Ahh, sleep. How many of us out there wish we could get more of it? We know we should be aiming for 8 hours per night, but an estimated 33% of the population falls short of that goal. Hectic schedules, chronic stress, anxiety, excessive screen time, and alcohol consumption can all contribute to regular amounts of sleep deprivation.
Poor sleep leads to poor health outcomes. According to the CDC, individuals who achieve less than 7 hours of consistent sleep per night – meaning you fall asleep easily and stay asleep – are at a higher risk for weight gain, obesity, insulin resistance, pre-diabetes, diabetes, anxiety, depression, heart disease, stroke, asthma, and cancer.
So what can you do to improve your sleep? Here are 8 quick and easy steps to show you how.
- Strive for a consistent bedtime each night. The more consistent you can be, the better. Your bedtime should allow you to achieve 7-9 hours of sleep per night and ultimately should occur during our prime sleep hours (10pm-7am).
- Unplug all electronic devices 2 hours prior to bedtime. The artificial blue light from these devices will lower the hormone melatonin. Melatonin is needed to help you fall asleep. Devices are also a trigger for stress and emotions. Give yourself plenty of downtime in order to ready your body for sleep.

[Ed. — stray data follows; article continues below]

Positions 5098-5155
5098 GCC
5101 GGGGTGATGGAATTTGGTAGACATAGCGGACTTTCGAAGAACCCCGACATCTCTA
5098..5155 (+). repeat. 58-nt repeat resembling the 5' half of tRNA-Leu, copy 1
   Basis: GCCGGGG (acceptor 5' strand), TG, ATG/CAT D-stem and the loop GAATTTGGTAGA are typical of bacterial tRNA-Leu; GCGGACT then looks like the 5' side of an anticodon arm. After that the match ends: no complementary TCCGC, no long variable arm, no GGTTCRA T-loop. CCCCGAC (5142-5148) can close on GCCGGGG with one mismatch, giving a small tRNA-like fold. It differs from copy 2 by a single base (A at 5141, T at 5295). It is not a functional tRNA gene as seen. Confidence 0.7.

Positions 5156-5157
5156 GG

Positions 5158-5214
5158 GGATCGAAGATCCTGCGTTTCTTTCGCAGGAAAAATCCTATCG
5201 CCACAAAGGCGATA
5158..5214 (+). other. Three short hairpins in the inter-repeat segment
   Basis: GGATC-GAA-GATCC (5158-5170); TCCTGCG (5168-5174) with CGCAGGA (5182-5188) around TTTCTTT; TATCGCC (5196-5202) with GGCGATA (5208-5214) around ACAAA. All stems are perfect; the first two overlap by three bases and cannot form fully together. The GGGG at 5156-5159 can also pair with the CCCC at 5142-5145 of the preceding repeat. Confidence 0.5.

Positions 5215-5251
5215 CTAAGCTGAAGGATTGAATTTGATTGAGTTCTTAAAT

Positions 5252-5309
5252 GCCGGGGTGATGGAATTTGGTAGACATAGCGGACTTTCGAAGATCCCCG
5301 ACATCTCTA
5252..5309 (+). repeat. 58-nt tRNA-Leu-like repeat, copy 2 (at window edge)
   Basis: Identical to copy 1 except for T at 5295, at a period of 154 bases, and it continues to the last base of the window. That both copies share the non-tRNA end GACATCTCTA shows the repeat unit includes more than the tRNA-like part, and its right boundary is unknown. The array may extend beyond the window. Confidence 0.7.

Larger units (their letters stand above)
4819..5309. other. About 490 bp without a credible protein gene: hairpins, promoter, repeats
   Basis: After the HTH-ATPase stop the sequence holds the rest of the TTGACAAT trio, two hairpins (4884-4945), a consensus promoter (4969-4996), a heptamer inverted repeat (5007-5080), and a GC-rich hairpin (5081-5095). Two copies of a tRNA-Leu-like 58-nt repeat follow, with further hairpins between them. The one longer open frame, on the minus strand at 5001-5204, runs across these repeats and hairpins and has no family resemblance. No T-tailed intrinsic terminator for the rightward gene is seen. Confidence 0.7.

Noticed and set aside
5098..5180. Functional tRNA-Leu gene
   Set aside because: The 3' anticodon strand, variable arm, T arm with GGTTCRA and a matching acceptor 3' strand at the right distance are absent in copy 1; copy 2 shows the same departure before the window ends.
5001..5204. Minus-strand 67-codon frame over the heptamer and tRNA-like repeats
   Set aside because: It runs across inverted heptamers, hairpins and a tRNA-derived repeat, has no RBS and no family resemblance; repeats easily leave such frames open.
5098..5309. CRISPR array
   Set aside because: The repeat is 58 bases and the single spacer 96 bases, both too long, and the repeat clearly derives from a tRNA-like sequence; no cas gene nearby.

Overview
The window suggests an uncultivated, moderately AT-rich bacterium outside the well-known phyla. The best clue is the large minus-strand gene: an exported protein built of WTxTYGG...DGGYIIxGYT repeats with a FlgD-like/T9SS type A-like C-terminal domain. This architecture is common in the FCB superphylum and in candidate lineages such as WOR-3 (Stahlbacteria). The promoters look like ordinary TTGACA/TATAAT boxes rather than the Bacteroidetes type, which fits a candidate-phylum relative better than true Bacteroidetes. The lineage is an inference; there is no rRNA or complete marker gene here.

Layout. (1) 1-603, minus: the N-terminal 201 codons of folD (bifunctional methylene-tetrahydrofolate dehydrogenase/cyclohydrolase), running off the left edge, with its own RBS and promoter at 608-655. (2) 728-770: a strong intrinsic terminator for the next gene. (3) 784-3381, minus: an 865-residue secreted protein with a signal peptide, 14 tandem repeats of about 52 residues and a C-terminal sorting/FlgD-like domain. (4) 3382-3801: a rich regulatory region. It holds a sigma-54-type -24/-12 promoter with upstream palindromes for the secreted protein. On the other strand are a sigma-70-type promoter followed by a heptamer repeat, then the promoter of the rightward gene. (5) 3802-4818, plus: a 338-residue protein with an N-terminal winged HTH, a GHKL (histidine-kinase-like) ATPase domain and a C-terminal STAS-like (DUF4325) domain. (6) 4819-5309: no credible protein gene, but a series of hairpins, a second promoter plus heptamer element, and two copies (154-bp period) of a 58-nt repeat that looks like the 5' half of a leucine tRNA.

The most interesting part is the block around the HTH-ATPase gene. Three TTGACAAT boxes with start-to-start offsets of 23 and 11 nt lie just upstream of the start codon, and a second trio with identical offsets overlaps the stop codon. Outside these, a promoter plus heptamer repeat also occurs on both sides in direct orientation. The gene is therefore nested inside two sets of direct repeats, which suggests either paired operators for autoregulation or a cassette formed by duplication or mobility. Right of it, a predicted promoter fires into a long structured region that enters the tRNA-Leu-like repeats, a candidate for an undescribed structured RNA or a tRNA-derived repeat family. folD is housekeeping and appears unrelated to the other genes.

- Practice stress relaxation techniques. A warm bath, reading, journaling, listening to soft relaxing music, prayer, meditation, yoga poses, whatever you like. Implement one of these strategies each night as you ready yourself for sleep.
- Keep your room dark and cool. Avoid having any devices or electronics near your bed that can emit light. Use room darkening shades if necessary.
- If you are a light sleeper, consider using deep breathing or meditation techniques to achieve deep sleep. Another thing that can help is a sound machine that will generate white noise.
- When possible, expose yourself to sunshine or daytime light upon waking either by going outside or opening a window. This will support healthy melatonin levels throughout the day.
- Consume dietary sources of Melatonin. These include eggs, fish, pistachios, mushrooms, oats, black rice, organic cow’s milk (if tolerated), green beans, cherries. You can also consider a melatonin supplement.
- Eat plenty of magnesium rich foods such as bananas, almonds, spinach, cashews, black beans, peanut butter, and avocado, or take a magnesium supplement if needed. Magnesium can help your body relax and achieve restful sleep throughout the night.
Set a goal to implement these strategies in order to enhance your sleep. Along with proper diet and exercise, quality sleep can help you to significantly improve your health. For more information, contact me here.
Photo by Vladislav Muslakov on Unsplash
Ferreira, S. (2018). A Dietitian’s Guide to Assessing and Treating Fatigue.